Afrodeutsche on Learning New Languages and Embracing Change

We catch up with one of the city's key musical innovators to talk composing for 16-piece orchestras, getting back into clubs, and doing things differently.

By Martin Guttridge Hewitt | Last updated 2 September 2021

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Afrodeutsche will play Audio Farm Festival this Saturday, 4th September

If you keep even half an ear to the ground of Manchester’s burgeoning electronic music scene Henrietta Smith-Rolla should be a familiar name.

The British-born, Ghanaian-Russian-German DJ, producer, and BAFTA-nominated composer has long since established herself as one of the most imaginative and daring forces in UK dance music. But that’s just the iceberg’s tip.

Better known to most as Afrodeutsche, when we speak on the phone ahead of her appearance on the Freerotation stage at Audio Farm Festival this coming Saturday she’s just back from a whirlwind weekend in London.

Hitting two of the capital’s biggest summer dates, Junction 2 and All Points East, the first large British crowds she has played since the start of the pandemic, the preceding 16 months kept her busy with a host of bold new commissions.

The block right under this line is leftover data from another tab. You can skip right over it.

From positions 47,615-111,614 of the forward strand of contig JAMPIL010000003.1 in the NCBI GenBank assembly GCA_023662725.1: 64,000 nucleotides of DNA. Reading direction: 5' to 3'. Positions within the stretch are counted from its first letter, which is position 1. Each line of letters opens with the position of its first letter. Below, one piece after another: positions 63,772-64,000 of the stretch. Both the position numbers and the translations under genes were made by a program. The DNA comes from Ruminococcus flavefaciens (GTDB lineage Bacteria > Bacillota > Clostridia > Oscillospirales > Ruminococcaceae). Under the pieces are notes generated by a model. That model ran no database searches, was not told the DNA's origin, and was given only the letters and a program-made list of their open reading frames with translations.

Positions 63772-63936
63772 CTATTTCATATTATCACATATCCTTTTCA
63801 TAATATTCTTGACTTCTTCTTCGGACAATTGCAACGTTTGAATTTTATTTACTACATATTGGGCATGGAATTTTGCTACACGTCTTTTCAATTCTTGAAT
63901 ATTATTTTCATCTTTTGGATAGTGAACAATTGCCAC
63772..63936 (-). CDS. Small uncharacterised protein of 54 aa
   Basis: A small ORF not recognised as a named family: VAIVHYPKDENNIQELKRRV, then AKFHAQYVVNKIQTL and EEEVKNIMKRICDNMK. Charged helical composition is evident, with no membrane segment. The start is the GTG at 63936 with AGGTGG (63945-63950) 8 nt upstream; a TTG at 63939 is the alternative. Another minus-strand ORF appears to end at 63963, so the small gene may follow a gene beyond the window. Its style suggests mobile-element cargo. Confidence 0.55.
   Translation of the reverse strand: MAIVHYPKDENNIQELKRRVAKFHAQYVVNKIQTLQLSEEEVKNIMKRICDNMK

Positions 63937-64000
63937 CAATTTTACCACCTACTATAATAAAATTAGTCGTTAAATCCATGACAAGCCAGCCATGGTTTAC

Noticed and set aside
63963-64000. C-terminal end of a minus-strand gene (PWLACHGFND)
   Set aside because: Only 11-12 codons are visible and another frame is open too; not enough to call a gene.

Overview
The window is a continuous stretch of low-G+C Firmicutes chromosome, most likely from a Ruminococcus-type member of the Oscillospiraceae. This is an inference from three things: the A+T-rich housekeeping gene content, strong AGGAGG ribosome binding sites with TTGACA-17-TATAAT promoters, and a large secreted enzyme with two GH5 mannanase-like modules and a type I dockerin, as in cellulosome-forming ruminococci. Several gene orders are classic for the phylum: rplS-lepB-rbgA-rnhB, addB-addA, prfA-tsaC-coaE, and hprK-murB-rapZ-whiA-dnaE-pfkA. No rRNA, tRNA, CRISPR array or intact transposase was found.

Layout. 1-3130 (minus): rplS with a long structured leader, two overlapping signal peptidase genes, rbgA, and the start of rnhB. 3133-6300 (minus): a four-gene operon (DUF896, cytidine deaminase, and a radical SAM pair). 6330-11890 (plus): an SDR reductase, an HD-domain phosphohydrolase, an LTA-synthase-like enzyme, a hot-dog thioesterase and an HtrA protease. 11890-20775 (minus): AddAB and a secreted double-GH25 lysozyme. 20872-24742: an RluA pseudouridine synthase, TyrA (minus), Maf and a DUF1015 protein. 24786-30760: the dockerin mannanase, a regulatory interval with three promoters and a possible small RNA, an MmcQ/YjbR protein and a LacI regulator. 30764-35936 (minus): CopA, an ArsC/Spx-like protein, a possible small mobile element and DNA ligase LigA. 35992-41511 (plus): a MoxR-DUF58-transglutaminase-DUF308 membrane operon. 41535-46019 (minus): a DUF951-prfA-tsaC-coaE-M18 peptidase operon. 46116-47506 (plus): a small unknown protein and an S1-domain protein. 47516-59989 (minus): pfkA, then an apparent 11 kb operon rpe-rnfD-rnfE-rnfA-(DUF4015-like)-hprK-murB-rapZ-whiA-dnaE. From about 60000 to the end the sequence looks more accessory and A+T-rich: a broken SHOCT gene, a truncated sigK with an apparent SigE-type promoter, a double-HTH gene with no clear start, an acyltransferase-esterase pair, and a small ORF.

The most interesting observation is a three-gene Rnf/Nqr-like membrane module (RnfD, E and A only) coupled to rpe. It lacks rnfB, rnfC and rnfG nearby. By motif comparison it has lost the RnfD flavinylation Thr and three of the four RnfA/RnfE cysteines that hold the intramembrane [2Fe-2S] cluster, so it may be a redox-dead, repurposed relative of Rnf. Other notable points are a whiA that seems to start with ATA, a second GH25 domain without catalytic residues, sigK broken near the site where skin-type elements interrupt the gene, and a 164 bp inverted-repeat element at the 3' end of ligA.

First, there was the score to forthcoming documentary ‘Destiny On The Main Stage’. Then there was the soundtrack to the critically acclaimed ‘Kamali’, released through Spitfire Audio and available in a bundle with ‘Spectrum’, a sample toolkit for other producers to use as they see fit. And, finally, there’s the piece she wrote for London Contemporary Orchestra, performed for an online audience in late August, alongside ‘Glassworks’ by the legendary Philip Glass.

“I can’t read music,” says Afrodeutsche of the process behind her most recent orchestral adventure. “It was composed using Ableton, lots of plug-ins, and the first time I heard the piece with voices that weren’t mine was the day of rehearsal and recording.

“So it was a really odd experience, but I learned an insane amount in a very short period of time,” she continues, revealing this isn’t the last of her explorations in classical sound. “That kind of set me up for the next commission, which is with the BBC Concert Orchestra as part of BBC Unclassified festival.”

While electronic producers often work with classical players, it still represents a meeting of two different musical languages. The interface of digital production software and the tradition of manuscript paper. Track stems are sent to an orchestrator, who then returns notes in sheet form, complete with amendments to ensure perfect balance and tone when played by a full orchestra.


Afrodeutsche has been increasingly involved in classical compositions during the pandemic

“I think when people come to making music from a nonclassical point of view, as in they’ve not had any lessons or studied music in any kind of way, they’ve come to a DAW (Digital Audio Workstation). And there’s this myth that you can’t do both — reading music and using those programmes,” says Afrodeutsche when we ask about the inaccessibility of classical music for many producers. Our conversation moves to whether new processes have changed her club sets.